07 Aug

A Foreign Perspective, News and Analyses

English Online International Newspapers

Nearly all of these are English-edition daily newspapers. These sites have interesting editorials and essays, and many have links to other good news sources. We try to limit this list to those sites which are regularly updated, reliable, with a high percentage of “up” time.


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Qatar, Israel and Lebanon top list of places with worst shortages, as climate crisis threatens more ‘day zeroes’

Villagers from Nandi village in Jaina, India, fill muddy water from the well.

17 countries including India, home to 1.3 billion people, are identified as having ‘extremely high’ water stress. Photograph: Pratik Chorge/Hindustan Times/Getty Images

A quarter of the world’s population across 17 countries are living in regions of extremely high water stress, a measure of the level of competition over water resources, a new report reveals.

Experts at the World Resources Institute (WRI) warned that increasing water stress could lead to more “day zeroes” – a term that gained popularity in 2018 as Cape Town in South Africa came dangerously close to running out of water.

Qatar, Israel and Lebanon were ranked as the most water stressed countries in the world, with Badghis in Afghanistan and Gaborone and Jwaneng in Botswana the world’s most water-stressed regions.

WRI said the data reveals a global water crisis that will require better information, planning and water management.

“Water matters,” said Betsy Otto, global director for water at WRI. “We’re currently facing a global water crisis. Our populations and economies are growing and demanding more water. But our supply is threatened by climate change, water waste and pollution.”

The global research organisation compared the water available to the amount withdrawn for homes, industries, irrigation and livestock.

In the 17 countries facing extremely high water stress, agriculture, industry, and municipalities were found to be using up to 80% of available surface and groundwater in an average year. When demand rivals supply, even small dry spells, which are set to increase because of the climate crisis, can produce dire consequences.

Twelve of the 17 high-risk countries were in the Middle East and North Africa.

The level of water stress in India, a country of more than 1.3 billion people, was striking, experts noted. India ranked 13th in the report.

In July, taps in the southern city of Chennai ran dry and satellite photographs showing an empty lake in the city went viral on social media.

“The recent water crisis in Chennai gained global attention, but various areas in India are experiencing chronic water stress as well,” said Shashi Shekhar, former secretary of India’s ministry of water resources, and senior WRI fellow.

Although the US did not have high levels of water stress overall, a handful of states – including New Mexico and California – were found to be facing significant strains on their water supplies that will only intensify with global heating.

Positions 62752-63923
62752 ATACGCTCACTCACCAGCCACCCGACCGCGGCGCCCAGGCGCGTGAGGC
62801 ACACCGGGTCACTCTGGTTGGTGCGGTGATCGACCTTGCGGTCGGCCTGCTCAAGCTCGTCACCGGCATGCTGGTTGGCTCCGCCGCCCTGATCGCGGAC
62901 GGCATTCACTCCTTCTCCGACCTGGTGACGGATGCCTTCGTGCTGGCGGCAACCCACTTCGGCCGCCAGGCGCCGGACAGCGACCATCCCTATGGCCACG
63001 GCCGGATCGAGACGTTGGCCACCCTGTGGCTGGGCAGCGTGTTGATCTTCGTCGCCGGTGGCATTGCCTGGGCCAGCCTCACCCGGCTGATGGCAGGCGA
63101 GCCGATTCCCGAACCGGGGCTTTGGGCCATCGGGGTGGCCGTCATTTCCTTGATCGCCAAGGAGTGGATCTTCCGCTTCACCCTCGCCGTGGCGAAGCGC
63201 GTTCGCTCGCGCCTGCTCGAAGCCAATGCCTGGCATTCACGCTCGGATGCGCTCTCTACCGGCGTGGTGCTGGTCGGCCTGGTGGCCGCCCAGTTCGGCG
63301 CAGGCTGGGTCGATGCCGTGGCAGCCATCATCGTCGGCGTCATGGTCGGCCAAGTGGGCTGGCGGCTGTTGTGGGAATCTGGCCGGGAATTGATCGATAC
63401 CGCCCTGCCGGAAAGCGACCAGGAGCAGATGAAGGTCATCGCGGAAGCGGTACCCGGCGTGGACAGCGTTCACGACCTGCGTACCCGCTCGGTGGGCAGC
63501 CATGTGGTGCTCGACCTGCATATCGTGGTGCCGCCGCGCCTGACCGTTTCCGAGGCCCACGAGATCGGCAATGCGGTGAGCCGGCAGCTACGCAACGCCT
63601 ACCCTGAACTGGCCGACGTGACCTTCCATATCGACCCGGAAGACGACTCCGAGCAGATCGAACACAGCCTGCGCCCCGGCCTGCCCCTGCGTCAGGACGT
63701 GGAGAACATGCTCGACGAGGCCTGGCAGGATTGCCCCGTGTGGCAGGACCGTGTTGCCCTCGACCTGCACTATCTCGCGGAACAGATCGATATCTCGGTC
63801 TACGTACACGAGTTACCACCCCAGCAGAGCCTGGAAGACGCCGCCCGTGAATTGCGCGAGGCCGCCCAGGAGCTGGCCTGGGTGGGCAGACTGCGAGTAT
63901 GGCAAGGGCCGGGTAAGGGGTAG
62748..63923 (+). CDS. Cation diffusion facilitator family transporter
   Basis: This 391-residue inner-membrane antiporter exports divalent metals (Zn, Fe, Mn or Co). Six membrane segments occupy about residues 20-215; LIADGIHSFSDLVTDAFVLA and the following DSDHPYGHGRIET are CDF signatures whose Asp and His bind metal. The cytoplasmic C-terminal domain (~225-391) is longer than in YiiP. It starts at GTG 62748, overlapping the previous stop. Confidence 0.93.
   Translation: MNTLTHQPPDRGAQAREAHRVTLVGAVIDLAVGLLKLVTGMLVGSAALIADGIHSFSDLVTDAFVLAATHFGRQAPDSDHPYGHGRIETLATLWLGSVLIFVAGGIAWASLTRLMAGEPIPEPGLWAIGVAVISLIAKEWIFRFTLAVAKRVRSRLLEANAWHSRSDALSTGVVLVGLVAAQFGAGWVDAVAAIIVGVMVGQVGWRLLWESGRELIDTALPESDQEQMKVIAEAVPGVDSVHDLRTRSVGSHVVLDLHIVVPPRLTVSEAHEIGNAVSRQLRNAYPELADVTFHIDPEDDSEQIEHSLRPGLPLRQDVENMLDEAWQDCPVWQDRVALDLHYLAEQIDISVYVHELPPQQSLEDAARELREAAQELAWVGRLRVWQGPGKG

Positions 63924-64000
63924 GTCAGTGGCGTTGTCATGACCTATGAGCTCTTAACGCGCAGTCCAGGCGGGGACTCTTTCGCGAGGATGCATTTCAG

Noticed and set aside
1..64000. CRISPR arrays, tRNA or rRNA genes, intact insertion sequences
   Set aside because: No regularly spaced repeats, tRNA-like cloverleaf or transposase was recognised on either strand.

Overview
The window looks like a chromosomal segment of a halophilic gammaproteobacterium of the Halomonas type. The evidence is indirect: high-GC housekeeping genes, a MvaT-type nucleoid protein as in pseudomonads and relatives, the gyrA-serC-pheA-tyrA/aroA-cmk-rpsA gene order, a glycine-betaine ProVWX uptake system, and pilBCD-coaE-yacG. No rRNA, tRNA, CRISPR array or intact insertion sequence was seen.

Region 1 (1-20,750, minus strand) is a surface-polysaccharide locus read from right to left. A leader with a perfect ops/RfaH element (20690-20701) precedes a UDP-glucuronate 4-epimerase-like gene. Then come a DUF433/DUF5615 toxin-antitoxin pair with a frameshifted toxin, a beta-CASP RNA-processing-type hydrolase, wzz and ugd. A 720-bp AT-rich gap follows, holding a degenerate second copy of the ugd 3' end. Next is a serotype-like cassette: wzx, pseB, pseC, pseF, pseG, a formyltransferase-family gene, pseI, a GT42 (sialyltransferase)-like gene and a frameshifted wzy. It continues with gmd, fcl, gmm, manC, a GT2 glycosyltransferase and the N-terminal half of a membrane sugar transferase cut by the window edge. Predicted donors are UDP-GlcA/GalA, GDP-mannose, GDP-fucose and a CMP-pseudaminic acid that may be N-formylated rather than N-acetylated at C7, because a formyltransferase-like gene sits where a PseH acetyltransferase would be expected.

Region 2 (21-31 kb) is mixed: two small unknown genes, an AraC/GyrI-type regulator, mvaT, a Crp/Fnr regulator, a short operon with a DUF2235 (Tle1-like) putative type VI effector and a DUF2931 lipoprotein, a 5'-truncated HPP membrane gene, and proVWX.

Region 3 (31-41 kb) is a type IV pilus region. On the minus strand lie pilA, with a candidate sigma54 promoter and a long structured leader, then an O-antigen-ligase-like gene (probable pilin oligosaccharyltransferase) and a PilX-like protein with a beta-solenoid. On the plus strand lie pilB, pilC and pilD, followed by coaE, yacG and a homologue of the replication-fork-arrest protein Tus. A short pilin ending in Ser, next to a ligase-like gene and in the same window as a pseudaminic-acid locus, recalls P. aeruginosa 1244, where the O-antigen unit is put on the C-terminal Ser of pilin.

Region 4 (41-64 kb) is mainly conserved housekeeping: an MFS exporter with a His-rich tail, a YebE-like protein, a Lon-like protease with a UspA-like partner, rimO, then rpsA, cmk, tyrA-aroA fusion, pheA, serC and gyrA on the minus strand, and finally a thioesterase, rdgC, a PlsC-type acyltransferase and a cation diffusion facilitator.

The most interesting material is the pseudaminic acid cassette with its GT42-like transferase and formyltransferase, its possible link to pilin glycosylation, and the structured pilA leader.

New Mexico was found to have “extremely high” pressure on water availability. The state’s score is on par with the United Arab Emirates and Eritrea.

In 2012, two-thirds of the US experienced drought, said Brad Rippey, a meteorologist for the Agriculture Department.

California, which experienced a drought in 2011 that did not subside until a couple of years ago, is expected to see huge population growth, while facing temperatures up to five degrees warmer and rising sea levels, said Joaquin Esquivel, chair of the California Water Resources Control Board.

World Bank research has emphasised that “while the consequences of drought are often invisible, they are significant and cause ‘misery in slow motion”.

The report paints a worrying image of water risk and warns of other social and political problems attached to water shortages.

Around the world, stress on water supplies can exacerbate conflict and migration, threaten food supplies and pose risks for water-dependent industries, including mining and manufacturing, WRI notes.

“The picture is alarming in many places around the globe, but it’s very important to note that water stress is not destiny. What we can’t afford to do any longer is pretend that the situation will resolve itself,” said Otto.

“With respect to climate change we know that in many places what we’re going to be seeing is more erratic, more unpredictable hydrology, precipitation. Either too much or too little, often in the same places.”

Wildfires: blazes rage in Arctic during severe heatwave – video

The Arctic Circle is suffering from an unprecedented number of wildfires in the latest sign of a climate crisis. With some blazes the size of 100,000 football pitches, vast areas in Siberia, Alaska and Greenland are engulfed in flames. The World Meteorological Organisation has said these fires emitted as much carbon dioxide in a month as the whole of Sweden does in a year

More On The Environment:

400-year-old Greenland shark is oldest vertebrate animal

The majority Latino city in Texas was shaken to its core – but El Pasoans say a strong sense of family and community will help them heal

El Pasoans pray at a makeshift memorial for victims of Walmart shooting that left a total of 22 people dead.

El Pasoans pray at a makeshift memorial for victims of Walmart shooting that left a total of 22 people dead. Photograph: Mark Ralston/AFP/Getty Images

It’s a white guy who says it first.

It’s Saturday evening at the high school stadium, hours after a terrorist gunman killed 22 people and left dozens wounded at the Cielo Vista Walmart in El Paso. A prayer vigil has concluded, and a small group of mourners linger to try and make sense of it.

One by one they tick off the reasons: weak gun laws, a complacent Congress, a president who stokes racism and xenophobia. Aside from David Williams, they’re all Hispanic. But it’s Williams who adds: “It’s a clash of cultures, it’s Hispanic versus white.” Everyone nods in agreement.

While it was racism that compelled the shooter to draft a hate-filled manifesto aimed at Hispanics, racism that pushed him to drive 10 hours to the border and attack a community over 80% Latino, the shooting served to highlight the starkly different cultures that came together that day: one culture comprising large extended families living in close proximity and with strong religious ties, and another more fractured and isolated in the sprawling suburbs of the Dallas-Fort Worth metroplex.